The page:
National monuments are just one of several ways that President Clinton was able to secure reforms in public land management without congressional action. Industry groups and property rights advocates are counting on Norton — a prote´ge´ of Reagan Interior Secretary James Watt — to lead efforts to reverse Clinton’s road-building moratorium and hardrock mining regulations. While the new administration is not expected to pursue the acquisition of new federal lands, Bush has pledged to use oil and gas royalty receipts to pay for improved maintenance in national parks and other public lands.
U.S. Geological Survey (USGS): The future of the USGS Biological Resources Division (BRD) is a likely topic of debate during the coming year. In a campaign speech, Bush called for returning the biologists to the Interior agencies from whence they came — principally the National Park Service and U.S. Fish and Wildlife Service — when Interior Secretary Bruce Babbitt created the National Biological Survey (NBS) in 1993.
In defense of BRD, former House Interior Appropriations Subcommittee chairman Ralph Regula (R-Ohio), has written to Bush reminding him that the idea to eliminate the NBS and place biologists within the USGS was a Republican one.
Nuclear waste: Bush has pledged to base any future decisions about the Yucca Mountain high-level nuclear waste repository on science, but he is considered less likely than his predecessor to veto legislation aimed at accelerating the repository’s opening. As a senator in the last Congress, Energy Secretary nominee Abraham was a co-sponsor of such legislation. Although several of that bill’s supporters were defeated (including Abraham), it is unlikely that the Nevada senators can raise the votes necessary to sustain filibusters. The Energy Secretary is scheduled to make a site recommendation this year with a presidential decision to follow in 2002.
Environmental statutes: The last Congress spent a great deal of time wrangling over legislation to reform such statutes as Superfund, the Endangered Species Act and the Clean Water Act all of which are long overdue for reauthorization. Perhaps the thorniest issue left for the new Congress to deal with is how to regulate Total Maximum Daily Loads (TMDL) to combat non-point source pollution. The fate of environmental bills in the 107th will be a key test of bipartisan spirit. On climate change, Bush has stated his opposition to the Kyoto Protocol and has encouraged additional research, but he also has expressed support for draft legislation to regulate greenhouse gases under the Clean Air Act.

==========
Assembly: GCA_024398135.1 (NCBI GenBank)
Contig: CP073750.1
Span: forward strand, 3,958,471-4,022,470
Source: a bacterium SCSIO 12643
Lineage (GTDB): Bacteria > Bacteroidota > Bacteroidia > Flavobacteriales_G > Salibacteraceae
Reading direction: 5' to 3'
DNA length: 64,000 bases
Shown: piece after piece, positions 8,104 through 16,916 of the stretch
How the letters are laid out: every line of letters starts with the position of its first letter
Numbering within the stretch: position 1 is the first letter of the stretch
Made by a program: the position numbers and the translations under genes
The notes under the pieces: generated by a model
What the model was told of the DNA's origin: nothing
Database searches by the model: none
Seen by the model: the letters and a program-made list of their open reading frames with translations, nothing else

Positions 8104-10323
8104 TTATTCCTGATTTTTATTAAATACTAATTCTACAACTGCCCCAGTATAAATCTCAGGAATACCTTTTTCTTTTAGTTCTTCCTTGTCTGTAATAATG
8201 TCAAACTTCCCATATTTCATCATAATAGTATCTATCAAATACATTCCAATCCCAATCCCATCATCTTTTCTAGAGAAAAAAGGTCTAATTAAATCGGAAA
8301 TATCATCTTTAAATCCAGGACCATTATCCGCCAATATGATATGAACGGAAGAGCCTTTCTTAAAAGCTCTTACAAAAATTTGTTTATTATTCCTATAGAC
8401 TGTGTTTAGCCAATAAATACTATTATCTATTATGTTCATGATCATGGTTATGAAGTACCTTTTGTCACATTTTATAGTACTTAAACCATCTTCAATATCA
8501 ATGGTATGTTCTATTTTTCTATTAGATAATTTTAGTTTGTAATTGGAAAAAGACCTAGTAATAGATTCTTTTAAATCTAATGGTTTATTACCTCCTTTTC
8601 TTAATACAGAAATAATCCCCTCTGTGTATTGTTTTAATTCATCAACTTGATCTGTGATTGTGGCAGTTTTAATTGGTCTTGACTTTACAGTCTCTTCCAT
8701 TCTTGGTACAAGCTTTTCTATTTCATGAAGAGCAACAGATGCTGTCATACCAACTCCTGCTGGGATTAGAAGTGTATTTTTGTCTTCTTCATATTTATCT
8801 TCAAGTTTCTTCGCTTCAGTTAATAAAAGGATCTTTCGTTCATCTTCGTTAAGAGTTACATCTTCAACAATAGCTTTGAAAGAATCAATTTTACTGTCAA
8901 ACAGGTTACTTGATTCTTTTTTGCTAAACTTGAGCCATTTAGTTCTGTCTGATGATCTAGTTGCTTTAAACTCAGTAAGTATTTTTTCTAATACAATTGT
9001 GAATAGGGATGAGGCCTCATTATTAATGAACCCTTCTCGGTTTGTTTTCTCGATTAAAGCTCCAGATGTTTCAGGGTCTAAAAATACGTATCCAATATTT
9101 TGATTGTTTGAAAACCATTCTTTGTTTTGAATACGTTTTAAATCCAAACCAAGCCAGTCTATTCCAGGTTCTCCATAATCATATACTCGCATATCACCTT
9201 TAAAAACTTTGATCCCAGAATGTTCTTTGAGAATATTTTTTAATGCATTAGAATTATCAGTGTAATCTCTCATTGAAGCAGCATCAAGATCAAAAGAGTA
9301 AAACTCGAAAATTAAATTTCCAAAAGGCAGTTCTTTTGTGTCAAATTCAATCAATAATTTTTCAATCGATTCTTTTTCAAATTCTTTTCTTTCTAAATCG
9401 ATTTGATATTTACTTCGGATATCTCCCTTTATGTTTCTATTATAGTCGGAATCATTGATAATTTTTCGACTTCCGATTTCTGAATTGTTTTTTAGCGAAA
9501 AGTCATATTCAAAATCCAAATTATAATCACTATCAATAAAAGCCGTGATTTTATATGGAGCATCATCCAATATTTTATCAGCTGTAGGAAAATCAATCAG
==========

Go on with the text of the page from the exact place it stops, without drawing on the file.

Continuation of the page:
Research funding: Over the past several years, federal civilian research funding has made substantial gains. The efforts to increase federal investment in research have been thoroughly bipartisan. The rationales of improved human health and economic growth should prove as attractive to a Bush administration as they did to the Clinton administration. The big losers will be applied technology programs, but core support for the National Science Foundation should continue to grow.
Natural hazards: With the establishment of the bipartisan Congressional Natural Hazards Caucus last year in the Senate and a wind hazards caucus in the House, this long-neglected issue area should get greater attention in the coming year. In a deeply divided Congress, issues that have traditionally been non-partisan may have an advantage.
Regardless of which party is in control, scientists have the same obligation to inform the process. The decisions that are made on these issues and many others can benefit from the input of individual geoscientists who get in touch with their representative and senators. The upcoming Science-Engineering-Technology Congressional Visits Day on May 1-2 will be one such opportunity, but there are many others, and some of the best opportunities are right at home.
Applegate is director of the American Geological Institute’s Government Affairs Program and is editor of Geotimes. E-mail: email@example.com.
For more on these issues, visit the AGI Government
Affairs Program website at www.agiweb.org/gap.